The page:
Crush win NYCBL East; Flock gets 100th hit
Brian Smith, Sports Editor
The red-hot start to the New York Collegiate Baseball League season earned former North Harrison High School standout Alex Flock a hashtag from the Cortland Crush media team.
Playing in his third year with the Crush, it was a stellar season ” from start to finish ” for Flock. Prior to reaching the playoffs, Flock was among the top performers in several statistical categories: batting average (.380), RBIs (32), hits (49), runs (37), doubles (11), walks drawn (26), home runs (four) and stolen bases (17). He also committed only one error.
‘It was a lot of fun,’ Flock said. ‘The biggest thing for me this year was wanting to be consistent. Getting ahead early, especially with batting average, it’s hard to bring it up if you start slow. I wanted to start ahead and, if I were to fall off, make sure I started ahead. I was able to be consistent. I was happy with it.’
The accolades have rolled in for Flock as well. He was named to the wooden-bat league’s All-star team, the NYCBL All-league team and selected as one of the 2019 Top Pro Prospects as selected by league executives, coaches and the commissioner’s office.
‘One of our assistant coaches is an independent scout for a team in Texas, and he has expressed some interest that, after this season, if I don’t get drafted, he’d be interested in maybe sending me down there to play for the team he scouts,’ Flock said. ‘That’d be awesome. (Cortland) Coach (Bill McConnell) said scouts have looked me over, but the next step for me is to turn this into a positive school season and see what happens. We just won (an NAIA) National Championship (at Tennessee Wesleyan University), so we are going to have eyes on us. If I can keep doing what I am doing, anything can happen. I’m not ready to be done yet.’
Flock played a mix of infield and outfield for the Crush and hit primarily in the 2-hole.
‘(Professional) scouts have taken an interest in him this year,’ McConnell said. ‘He has a beautiful swing, and he now has the power. He also hits for average. He has a great mental approach. He’s confident and always looking for his pitch. He can go 0-2 but he’s still confident in his approach. It’s a great mental makeup with a beautiful swing. I think he’ll be a first baseman professionally.’
On top of the individual success, Flock was part of Cortland making its deepest run in the post-season tournament. They won a best of three series over the Syracuse Salt Cats (1-0, 3-1) to win the East Division title. In the championship versus the West Division champion Niagara Power, the Crush fell 10-6 and 12-6 in a best of three. Overall, the Crush finished 29-15-1.
‘This is the farthest the Crush have been in their history,’ Flock said. ‘We won the Eastern Division championship, and I was really glad to be part of that for Bill. He’s done a lot for me over the last three years. I was glad to reciprocate that to him a little bit to push the team further than it has before.’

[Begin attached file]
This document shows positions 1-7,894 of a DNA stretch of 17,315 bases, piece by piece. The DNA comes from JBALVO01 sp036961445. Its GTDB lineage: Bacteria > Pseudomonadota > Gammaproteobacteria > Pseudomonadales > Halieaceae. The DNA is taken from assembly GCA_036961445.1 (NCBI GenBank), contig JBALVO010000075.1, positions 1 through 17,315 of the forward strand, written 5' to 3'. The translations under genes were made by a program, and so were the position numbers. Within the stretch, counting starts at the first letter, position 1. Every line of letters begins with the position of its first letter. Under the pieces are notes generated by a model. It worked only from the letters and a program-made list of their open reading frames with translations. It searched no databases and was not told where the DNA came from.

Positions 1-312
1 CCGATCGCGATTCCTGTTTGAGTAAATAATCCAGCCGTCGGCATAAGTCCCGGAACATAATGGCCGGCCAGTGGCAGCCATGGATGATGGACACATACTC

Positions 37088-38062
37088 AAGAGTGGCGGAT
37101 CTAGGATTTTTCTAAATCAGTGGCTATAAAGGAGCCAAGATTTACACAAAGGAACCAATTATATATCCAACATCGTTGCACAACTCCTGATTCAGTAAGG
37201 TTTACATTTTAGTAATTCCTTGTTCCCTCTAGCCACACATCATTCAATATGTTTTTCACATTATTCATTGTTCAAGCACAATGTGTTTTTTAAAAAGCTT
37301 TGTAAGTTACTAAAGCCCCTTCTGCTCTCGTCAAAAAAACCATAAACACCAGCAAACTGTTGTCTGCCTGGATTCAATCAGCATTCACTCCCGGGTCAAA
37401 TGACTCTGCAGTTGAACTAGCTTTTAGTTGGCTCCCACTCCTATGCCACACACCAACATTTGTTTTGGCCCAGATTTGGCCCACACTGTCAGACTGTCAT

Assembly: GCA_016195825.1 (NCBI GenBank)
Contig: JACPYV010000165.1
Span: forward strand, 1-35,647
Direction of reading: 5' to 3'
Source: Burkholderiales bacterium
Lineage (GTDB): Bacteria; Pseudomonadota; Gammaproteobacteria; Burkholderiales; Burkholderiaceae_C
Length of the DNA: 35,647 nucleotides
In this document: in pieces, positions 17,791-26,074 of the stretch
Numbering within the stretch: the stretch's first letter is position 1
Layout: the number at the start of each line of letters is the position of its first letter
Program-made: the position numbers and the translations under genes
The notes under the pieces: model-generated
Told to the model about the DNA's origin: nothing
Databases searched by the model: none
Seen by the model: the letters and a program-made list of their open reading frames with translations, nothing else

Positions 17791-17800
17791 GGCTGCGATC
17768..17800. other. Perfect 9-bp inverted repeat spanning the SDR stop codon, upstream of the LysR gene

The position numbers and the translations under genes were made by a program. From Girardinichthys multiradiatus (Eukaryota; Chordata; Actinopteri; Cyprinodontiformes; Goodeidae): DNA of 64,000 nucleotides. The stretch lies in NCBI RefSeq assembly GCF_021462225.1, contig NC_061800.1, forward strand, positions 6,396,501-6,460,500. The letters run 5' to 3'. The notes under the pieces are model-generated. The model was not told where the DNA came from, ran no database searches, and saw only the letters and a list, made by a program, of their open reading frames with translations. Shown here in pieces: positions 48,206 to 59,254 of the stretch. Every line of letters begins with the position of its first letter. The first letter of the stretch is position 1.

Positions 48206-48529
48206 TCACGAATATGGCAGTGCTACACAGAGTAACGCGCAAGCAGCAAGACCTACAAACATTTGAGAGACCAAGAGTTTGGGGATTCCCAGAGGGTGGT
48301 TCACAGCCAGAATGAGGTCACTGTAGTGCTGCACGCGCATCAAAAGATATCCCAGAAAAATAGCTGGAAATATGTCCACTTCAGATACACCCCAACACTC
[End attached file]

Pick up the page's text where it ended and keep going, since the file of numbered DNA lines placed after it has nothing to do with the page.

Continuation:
Flock also earned the team Most Valuable Player award as voted on by his peers in the dugout along with a Silver Slugger Award.
‘He’s had an unbelievable offensive year,’ McConnell said. ‘He’s hit around .400 most of the season … It got to where people have started to pitch around him a little bit.’
Flock said pitchers began to work him differently after his blazing start. More off-speed pitches were thrown earlier in counts. Plus, seeing a ball on the inner-half of the plate became more rare as the season progressed.
‘It was important for me to see a lot of pitches,’ he said. ‘I was comfortable hitting with two strikes, which is something I wasn’t as strong with in the past. Getting to two strikes with the ability to still battle, compete and to still come up with hits was nice.’
Flock was the first to reach 100 career hits with the Crush during the season as well. McConnell had the public address announcer recognize the achievement during the game.
‘It’s a really well-run organization, and Bill does a really good job,’ Flock said. ‘He’s first class, for sure.’
Flock wasn’t the lone former North Harrison player on the Crush roster this season. He was joined by Brad Nowak (SUNY Brockport) and younger brother Max Flock (Vincennes University).
‘Max and Brad there, it was great because I hadn’t seen Brad since high school,’ Alex said. ‘Brad got a hold of me through Instagram about a month and half before we got up there and asked if I was going to Cortland again. He said he was going to be up there too. It was awesome.’
The trio roomed together with another teammate as well.
‘If I was ever in a rut or had a bad game, Max would be there to pick me up,’ Alex said. ‘He reminded me it was just one bad game. He was my rock. There was no way I’d have the success this year without Max there. He’s always been in my corner. It was a blessing to have him there.’
After playing nearly 120 games since February due to a national championship run in college and a play-off push in summer baseball, Alex said it was time for a break.
‘I’m giving up baseball for a few weeks because it’s been a grind,’ he said. ‘I haven’t been home since January, and I’ve played about 115 to 120 games since then. I’m trying to relax and let my body recover a little bit. I could go back at it right now, for sure, but it’s time for a break.’
Former North Harrison baseball coach Jamie Polk isn’t surprised by Alex’s success.
‘Out of high school, the knock was he’s not big enough,’ Polk said. ‘They loved his swing and how he played, but he just wasn’t big enough. We knew he’d put on weight once he concentrated on baseball, and he did.’